Rat Bite Fever

Rat bite fever is an infection characterized by sudden onset of fever, chills and headache caused by two different bacteria, actinobacillus muris and spirillum minus. Actinobacillus muris is responsible for the illness in North America, South America and Europe while spirillum minus causes illness in Asia. As the name implies the illness is spread through the bite of rats.

Where does it occur?

Actinobacillus muris is found in North America, South America and Europe infecting rats, mice, squirrels and possibly animals that feed on them like cats, dogs and weasels.

Spirillum minus is found primarily in Asia, but use of rats & mice in laboratory research means it can be seen worldwide in this setting.

How is it transmitted?

The bacteria is transmitted primarily through the bite of rats, however it can also be contracted (actinobacillus muris) by ingesting food contaminated by rat feces or saliva.

What is the risk for travelers?

The risk should be low if staying in hygienic accommodations.

How soon after exposure will one develop symptoms?

Infection caused by actinobacillus muris is typically seen a week after exposure, however it may be seen up to 3 weeks after.

Infection due to spirillum minus can be seen anywhere from 1 to 4 weeks after exposure.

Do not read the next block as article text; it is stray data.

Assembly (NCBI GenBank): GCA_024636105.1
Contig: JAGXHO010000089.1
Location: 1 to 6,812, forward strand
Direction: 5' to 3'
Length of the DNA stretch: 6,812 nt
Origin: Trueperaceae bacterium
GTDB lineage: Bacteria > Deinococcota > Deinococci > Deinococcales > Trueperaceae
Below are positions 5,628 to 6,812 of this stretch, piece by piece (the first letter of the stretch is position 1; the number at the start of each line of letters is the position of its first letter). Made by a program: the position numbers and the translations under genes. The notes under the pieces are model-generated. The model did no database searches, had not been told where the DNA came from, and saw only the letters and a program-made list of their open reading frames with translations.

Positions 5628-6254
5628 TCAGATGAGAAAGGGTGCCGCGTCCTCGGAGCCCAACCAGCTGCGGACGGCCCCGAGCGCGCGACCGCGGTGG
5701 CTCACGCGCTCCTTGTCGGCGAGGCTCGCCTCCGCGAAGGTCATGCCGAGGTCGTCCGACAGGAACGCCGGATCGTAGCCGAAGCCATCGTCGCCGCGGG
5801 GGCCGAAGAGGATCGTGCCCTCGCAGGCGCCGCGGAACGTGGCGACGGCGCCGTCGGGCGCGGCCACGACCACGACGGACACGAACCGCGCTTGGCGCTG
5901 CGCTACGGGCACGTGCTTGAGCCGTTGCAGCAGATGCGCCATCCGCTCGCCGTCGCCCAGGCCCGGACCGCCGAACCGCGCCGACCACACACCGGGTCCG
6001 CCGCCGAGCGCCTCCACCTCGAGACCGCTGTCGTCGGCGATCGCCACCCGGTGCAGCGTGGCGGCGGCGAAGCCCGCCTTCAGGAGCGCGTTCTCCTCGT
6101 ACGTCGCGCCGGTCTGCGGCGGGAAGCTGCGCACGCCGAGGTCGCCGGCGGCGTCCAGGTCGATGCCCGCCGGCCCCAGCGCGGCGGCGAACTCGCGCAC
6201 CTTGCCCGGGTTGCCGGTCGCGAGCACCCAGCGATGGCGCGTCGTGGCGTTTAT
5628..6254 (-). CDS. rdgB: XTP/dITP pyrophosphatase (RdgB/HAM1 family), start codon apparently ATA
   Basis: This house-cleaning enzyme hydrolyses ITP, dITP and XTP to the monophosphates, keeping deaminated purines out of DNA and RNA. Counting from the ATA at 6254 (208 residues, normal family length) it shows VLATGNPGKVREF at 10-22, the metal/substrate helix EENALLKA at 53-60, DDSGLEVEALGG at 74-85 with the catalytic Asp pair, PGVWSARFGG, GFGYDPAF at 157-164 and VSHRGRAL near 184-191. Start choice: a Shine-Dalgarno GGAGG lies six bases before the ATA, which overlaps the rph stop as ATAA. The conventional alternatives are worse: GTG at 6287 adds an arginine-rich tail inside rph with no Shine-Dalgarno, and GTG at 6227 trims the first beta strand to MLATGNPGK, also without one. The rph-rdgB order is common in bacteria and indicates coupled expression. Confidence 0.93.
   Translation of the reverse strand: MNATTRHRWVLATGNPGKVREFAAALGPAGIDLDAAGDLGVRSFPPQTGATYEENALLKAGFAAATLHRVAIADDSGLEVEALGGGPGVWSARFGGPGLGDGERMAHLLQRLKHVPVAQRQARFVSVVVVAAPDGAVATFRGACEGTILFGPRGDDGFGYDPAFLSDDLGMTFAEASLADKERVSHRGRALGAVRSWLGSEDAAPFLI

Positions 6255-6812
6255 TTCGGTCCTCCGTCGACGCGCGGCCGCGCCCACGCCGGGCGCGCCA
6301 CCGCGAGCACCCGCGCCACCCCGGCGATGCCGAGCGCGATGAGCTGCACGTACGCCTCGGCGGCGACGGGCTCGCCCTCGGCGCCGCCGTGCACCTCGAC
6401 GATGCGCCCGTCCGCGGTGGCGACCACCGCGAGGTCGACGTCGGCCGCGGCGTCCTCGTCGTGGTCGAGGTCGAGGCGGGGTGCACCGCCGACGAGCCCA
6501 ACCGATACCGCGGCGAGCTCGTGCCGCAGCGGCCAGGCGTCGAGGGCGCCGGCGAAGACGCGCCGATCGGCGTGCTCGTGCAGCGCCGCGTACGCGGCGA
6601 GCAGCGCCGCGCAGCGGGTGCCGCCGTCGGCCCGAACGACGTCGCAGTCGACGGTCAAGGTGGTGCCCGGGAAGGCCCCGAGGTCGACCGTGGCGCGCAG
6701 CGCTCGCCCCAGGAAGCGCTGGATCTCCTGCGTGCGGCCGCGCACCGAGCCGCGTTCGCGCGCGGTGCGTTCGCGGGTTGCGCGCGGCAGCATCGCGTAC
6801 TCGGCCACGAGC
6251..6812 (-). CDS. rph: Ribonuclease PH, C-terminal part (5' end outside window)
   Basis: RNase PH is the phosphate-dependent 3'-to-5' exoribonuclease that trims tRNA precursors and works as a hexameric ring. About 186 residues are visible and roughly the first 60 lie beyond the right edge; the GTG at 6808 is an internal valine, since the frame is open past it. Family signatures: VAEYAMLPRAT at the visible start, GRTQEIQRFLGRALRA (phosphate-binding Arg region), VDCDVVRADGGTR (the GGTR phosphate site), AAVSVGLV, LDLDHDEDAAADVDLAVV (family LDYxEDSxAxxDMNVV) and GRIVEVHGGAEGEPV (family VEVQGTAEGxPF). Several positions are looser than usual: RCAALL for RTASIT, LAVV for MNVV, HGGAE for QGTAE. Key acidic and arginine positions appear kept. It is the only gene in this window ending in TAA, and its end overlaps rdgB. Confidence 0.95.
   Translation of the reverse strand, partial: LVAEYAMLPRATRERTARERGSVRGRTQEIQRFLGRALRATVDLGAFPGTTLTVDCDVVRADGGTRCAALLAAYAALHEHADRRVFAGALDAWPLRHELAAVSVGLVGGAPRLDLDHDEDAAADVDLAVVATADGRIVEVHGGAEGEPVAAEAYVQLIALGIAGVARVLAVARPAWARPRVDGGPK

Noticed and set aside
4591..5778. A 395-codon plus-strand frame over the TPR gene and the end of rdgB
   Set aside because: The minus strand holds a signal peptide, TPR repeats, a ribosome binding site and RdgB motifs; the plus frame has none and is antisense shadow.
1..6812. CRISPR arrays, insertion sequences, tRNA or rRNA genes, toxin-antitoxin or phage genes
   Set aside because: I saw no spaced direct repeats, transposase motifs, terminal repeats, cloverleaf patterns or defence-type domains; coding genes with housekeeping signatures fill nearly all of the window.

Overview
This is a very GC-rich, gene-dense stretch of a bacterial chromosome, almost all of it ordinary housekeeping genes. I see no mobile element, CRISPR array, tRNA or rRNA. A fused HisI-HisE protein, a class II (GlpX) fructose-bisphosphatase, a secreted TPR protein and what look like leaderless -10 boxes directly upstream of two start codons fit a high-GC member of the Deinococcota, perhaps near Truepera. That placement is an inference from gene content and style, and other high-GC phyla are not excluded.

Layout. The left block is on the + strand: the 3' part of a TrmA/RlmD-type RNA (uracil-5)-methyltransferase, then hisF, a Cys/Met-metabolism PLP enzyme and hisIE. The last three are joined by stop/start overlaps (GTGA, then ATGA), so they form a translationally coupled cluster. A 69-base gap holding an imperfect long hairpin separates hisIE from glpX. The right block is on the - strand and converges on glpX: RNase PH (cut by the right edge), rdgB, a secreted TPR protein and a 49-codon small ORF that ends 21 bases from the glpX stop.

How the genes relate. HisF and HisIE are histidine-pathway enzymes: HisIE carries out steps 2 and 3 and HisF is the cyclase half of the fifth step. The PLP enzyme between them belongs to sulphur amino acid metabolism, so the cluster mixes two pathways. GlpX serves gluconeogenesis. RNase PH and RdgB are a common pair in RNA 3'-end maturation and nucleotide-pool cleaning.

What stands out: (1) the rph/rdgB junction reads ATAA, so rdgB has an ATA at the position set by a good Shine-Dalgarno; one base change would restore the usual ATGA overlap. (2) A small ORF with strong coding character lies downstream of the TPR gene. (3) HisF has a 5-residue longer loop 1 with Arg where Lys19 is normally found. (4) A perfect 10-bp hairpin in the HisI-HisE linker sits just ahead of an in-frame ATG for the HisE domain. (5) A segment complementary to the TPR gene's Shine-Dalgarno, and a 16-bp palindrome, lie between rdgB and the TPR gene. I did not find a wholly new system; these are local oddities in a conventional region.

What are the signs and symptoms?

The sign and symptoms vary depending on which bacteria are causing the infection.

Actinobacillus muris: (North America, South America and Europe).

There is a sudden onset of fever, chills, body aches, muscle and joint pains. Few days later a generalized whole body rash that is red in color and varies from blotchy to sandpaper or prickly type or bruise like appears. Nearly half the affected people develop swollen and painful joints, primarily the large joints like knees, ankles, elbows, wrists, shoulders and hips. Symptoms can wax and wane for weeks. If untreated it can spread to involve the heart, central nervous system, liver, spleen etc and result in death.

Spirillum minus: (Asia).

The initial bite is not noticeable in most cases, but a few days to weeks later there is painful, swollen lymph glands in the region of the rat bite. Shortly thereafter there is onset of fever, chills and sweats, however unlike above there is not much joint pains or swelling. Subsequently the person develops a rash that is varied from small red flat patches to violaceous and blotchy. The original area of rat bite that was not noticeable now becomes a small ulcer with redness and pus. The symptoms can come and go for weeks. Again if left untreated the infection can spread to multiple organ systems and lead to death.

Are there any lab tests to diagnose the illness?

The bacteria can be cultured from skin lesions, blood and body fluids

Is there any treatment?

Antibiotics like penicillin and doxycycline are effective

Is the infected person contagious?

There is no person to person transmission of the illness.

What preventive measures can be taken?

Avoid rat bites by staying in well screened and hygienic accommodations.

advice for your illness and travel
learn about an exotic disease